CUBA'S worsening economy has given rise to open discontent among
Cubans, a potential political crisis that could threaten the
"This island is a tinderbox," says Yndamiro Restano, of rapidly
rising public unhappiness with the government.
Worsening conditions, says the
journalist-turned-political-activist, have led Cubans in recent
weeks to express discontent more boldly than ever before under the
32-year rule of Fidel Castro.
Citizens, who only weeks ago would not have complained openly,
now talk freely about their hardships. It is a slight but
significant change, Cubans and United States Cuba-watchers say.
Spawned by Communist Cuba's deepening economic crisis, the newly
open expressions of unhappiness, these observers say, are among the
first visible signs of an emerging crisis of confidence in the
"The worse the economic situation gets, the worse the political
situation becomes," says Gillian Gunn, a Cuba analyst with the
Carneige Endowment for International Peace in Washington. "We are
seeing the ingredients for a political crisis to happen."
Disruption of Cuba's long trading relationship with the Soviet
Union and Eastern Europe has forced the government to restrict fuel
supplies. "The Special Period," which Mr. Castro initiated less than
a year ago, extended rationing and brought a new level of hardship
to almost all aspects of daily life.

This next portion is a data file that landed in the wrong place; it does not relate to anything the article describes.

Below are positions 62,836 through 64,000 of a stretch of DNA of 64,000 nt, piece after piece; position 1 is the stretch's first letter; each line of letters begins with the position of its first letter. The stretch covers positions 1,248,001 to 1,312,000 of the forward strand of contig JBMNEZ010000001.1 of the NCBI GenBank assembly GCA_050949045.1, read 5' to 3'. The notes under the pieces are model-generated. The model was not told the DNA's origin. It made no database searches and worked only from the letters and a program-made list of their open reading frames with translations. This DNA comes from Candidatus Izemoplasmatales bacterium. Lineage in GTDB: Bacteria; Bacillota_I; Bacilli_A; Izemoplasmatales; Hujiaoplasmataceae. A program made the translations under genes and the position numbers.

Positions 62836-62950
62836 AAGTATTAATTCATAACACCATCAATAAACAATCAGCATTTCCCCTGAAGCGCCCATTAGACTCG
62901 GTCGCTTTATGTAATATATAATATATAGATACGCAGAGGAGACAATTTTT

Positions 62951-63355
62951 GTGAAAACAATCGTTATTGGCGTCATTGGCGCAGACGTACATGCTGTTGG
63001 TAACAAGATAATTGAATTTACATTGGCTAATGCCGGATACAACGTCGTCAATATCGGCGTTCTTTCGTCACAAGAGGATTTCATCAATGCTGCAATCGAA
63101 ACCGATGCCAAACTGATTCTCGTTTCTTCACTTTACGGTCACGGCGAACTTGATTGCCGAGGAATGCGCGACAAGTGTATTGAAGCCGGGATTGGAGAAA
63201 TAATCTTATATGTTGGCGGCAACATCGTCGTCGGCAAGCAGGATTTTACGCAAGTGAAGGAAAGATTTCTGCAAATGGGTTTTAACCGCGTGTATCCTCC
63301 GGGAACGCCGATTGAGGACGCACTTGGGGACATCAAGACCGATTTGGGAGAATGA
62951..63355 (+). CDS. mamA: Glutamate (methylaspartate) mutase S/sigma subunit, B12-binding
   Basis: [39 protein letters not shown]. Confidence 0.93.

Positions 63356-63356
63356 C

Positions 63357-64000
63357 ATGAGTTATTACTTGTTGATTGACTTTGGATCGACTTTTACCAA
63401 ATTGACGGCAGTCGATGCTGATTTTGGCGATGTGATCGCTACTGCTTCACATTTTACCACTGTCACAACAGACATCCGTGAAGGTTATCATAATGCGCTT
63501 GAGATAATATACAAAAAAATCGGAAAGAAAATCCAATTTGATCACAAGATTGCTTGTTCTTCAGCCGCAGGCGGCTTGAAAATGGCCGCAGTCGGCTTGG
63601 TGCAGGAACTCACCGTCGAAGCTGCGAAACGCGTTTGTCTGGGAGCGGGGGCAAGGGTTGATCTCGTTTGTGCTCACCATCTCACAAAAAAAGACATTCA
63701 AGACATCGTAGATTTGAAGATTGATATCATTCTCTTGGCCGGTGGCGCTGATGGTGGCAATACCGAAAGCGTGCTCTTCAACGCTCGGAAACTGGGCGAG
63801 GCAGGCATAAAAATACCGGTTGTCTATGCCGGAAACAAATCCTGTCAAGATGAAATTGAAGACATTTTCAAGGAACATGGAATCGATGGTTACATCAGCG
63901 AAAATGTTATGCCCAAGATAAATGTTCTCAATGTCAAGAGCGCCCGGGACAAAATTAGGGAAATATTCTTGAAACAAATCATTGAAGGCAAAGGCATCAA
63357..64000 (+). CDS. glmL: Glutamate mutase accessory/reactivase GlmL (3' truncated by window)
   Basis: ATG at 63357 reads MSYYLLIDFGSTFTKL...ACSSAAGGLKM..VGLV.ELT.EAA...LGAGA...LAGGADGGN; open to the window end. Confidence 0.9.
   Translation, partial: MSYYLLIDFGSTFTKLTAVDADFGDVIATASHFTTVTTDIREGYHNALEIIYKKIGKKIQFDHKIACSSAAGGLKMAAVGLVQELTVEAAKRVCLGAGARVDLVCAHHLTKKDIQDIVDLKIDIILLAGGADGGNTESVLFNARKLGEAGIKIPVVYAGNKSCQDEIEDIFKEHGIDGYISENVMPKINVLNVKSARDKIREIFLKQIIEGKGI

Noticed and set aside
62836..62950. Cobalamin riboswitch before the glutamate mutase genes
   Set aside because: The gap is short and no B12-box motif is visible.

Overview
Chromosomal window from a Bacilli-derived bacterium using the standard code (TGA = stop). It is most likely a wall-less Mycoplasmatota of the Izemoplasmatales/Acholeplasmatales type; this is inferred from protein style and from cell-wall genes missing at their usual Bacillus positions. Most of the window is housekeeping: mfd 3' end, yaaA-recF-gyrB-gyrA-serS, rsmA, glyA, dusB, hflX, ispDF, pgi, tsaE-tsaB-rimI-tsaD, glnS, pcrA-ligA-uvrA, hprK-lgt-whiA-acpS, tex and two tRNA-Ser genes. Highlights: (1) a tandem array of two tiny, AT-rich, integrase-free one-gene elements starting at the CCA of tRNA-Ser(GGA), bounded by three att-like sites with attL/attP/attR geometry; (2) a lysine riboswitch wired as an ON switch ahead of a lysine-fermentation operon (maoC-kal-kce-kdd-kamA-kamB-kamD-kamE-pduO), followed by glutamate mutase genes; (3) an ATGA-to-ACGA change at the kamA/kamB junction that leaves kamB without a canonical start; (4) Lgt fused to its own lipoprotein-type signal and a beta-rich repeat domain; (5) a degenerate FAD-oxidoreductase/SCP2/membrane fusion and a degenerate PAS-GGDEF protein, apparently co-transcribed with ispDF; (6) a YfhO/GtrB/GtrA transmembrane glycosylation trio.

"We are asking everyone to endure these hardships until better
times come," says a workers' union leader. "We need to remind each
other that these hardships are a direct consequence of the American
Breadlines in Havana
Cubans complain openly about food lines, lack of medicine,
overcrowded buses, and the government's deafness to their plight.
In the "Plaza de la Revolucion," a banner with the motto
"Socialism or Death" bore the graffiti: "What's the difference?"
In Old Havana, a visitor is shown several families' living
conditions. Their diet consists of eggs, bread, and sugary lemonade.
People shower without soap.
Run-down taxis and overflowing buses are the only transportation.
To save fuel, the government has cut Havana's taxi fleet in half.
In Havana Bay, dockworkers are idle. "I have not seen a ship come
to port in six months," says a crane operator. "Before, I would
unload up to five Soviet cargo ships per week."
"The hardships people are suffering are leading some to boldly
complain," says a senior foreign diplomat in Havana. "The problem is
that the government has not offered any convincing explanations for
the new hardships. …